#ParliamentUpdate: Lok Sabha passes the Digital Personal Data Protection Bill, 2023


Yesterday at 2:58 PM, the Lok Sabha passed the Digital Personal Data Protection Bill, 2023 after only 52 minutes of discussion. Only 9 MPs participated in the discussion on the DPDPB, 2023.

Our coverage of the discussion on the bill in the Lok Sabha :point_down:

Minister Ashwini Vaishnaw while introducing the bill has said that the bill aims to protect the right to privacy, the bill has been discussed by the Standing Committee of IT and that the bill has gone through a thorough consultation process. While explaining the main aspects of the bill, Ashwini Vaishnaw said that the bill uses simple language, uses she/her pronouns, & follows principles such as; the principles of legality, purpose limitation, data minimisation, accuracy, storage limitation, reasonable safeguards, and accountability. Further he said, the bill includes provisions which allow notice to be sent in 22 languages to ensure application to the entirety of India.

The bill has included voluntary undertaking and alternative dispute resolution so any entity can approach the Data Protection Board (formed under the bill) to address any mistake made by them. On the concern of excessive exemptions given to the govt., the Minister said that in case of natural disasters and while apprehending criminals, the govt. cannot be tied down by consent and permissions and they will be required to give immediate relief. While comparing the DPDPB, 2023 to the European Union’s GDPR, Ashwini Vaishnaw said that the GDPR has 16 exemptions while the DPDPB only has 4. On the point of RTI Act dilution, the Minister has claimed that the bill is as per the principles laid down in the Puttaswamy judgement and the govt. integrated the provisions of RTI Act as necessary.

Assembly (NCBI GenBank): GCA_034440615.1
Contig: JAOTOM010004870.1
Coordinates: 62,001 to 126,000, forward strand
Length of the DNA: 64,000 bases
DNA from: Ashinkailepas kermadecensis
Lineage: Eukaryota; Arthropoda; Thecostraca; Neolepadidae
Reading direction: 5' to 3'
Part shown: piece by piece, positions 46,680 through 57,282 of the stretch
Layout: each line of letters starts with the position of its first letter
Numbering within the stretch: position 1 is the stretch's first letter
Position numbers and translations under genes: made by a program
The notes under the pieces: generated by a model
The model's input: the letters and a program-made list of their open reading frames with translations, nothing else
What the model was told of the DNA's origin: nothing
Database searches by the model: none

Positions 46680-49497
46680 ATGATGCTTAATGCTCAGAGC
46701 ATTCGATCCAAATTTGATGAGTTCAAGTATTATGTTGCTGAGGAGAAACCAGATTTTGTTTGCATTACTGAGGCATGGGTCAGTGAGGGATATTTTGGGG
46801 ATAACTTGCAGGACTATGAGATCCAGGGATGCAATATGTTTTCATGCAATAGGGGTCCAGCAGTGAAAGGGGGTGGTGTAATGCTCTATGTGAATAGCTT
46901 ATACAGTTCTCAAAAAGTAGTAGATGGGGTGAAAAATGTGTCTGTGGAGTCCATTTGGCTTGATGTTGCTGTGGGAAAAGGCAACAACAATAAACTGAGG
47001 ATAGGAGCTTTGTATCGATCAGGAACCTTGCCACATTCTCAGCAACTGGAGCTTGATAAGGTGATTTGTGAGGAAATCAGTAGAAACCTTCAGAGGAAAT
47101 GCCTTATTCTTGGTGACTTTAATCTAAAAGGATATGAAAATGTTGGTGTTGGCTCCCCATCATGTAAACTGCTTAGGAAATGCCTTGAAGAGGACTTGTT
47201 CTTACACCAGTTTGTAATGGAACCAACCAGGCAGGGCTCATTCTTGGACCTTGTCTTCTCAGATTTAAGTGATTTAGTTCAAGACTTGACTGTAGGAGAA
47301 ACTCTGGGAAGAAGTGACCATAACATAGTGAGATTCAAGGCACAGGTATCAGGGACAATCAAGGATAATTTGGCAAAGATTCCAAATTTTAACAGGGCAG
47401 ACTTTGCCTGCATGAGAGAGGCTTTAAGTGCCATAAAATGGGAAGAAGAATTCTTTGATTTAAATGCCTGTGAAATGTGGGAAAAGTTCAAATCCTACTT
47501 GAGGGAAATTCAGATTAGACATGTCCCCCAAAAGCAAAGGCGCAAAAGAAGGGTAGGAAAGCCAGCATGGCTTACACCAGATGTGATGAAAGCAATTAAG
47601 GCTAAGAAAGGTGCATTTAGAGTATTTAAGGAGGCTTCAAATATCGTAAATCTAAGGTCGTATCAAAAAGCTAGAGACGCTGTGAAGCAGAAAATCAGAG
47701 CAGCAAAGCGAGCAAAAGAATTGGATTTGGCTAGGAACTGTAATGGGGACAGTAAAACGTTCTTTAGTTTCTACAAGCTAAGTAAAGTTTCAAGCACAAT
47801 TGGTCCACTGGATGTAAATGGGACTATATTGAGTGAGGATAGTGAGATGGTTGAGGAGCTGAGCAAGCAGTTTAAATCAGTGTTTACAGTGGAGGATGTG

PP Chaudhary, MP while supporting the bill said that consent under the bill can be withdrawn anytime there is no stipulated time, govt. services which provide benefits require no consent and the bill provides a fine balance between exemptions and permissions.

MP Krishna Lavu said that there is no clear definition of ‘harm’ which becomes crucial while ascertaining compensation, right to data portability or to be forgotten is not outlined in the bill and highlighted executive control over the Data Protection Board.

Dr. Eknath Shinde, MP said that the bill will combat pesky spam calls, he questioned why the right to data portability and right to be forgotten were removed in the present draft which was present in the 2019 version of the bill.

MP Sarmishtha Sethi said that provisions allow govt and its instrumentalities to retain the data for unlimited period of time, the bill reduces govt accountability and the blanket exemptions make the govt a large data repository. Further the bill allows the govt to exempt any private sector entity and govt instrumentality from the application of the provision of law by merely issuing a notification thus violating people’s privacy.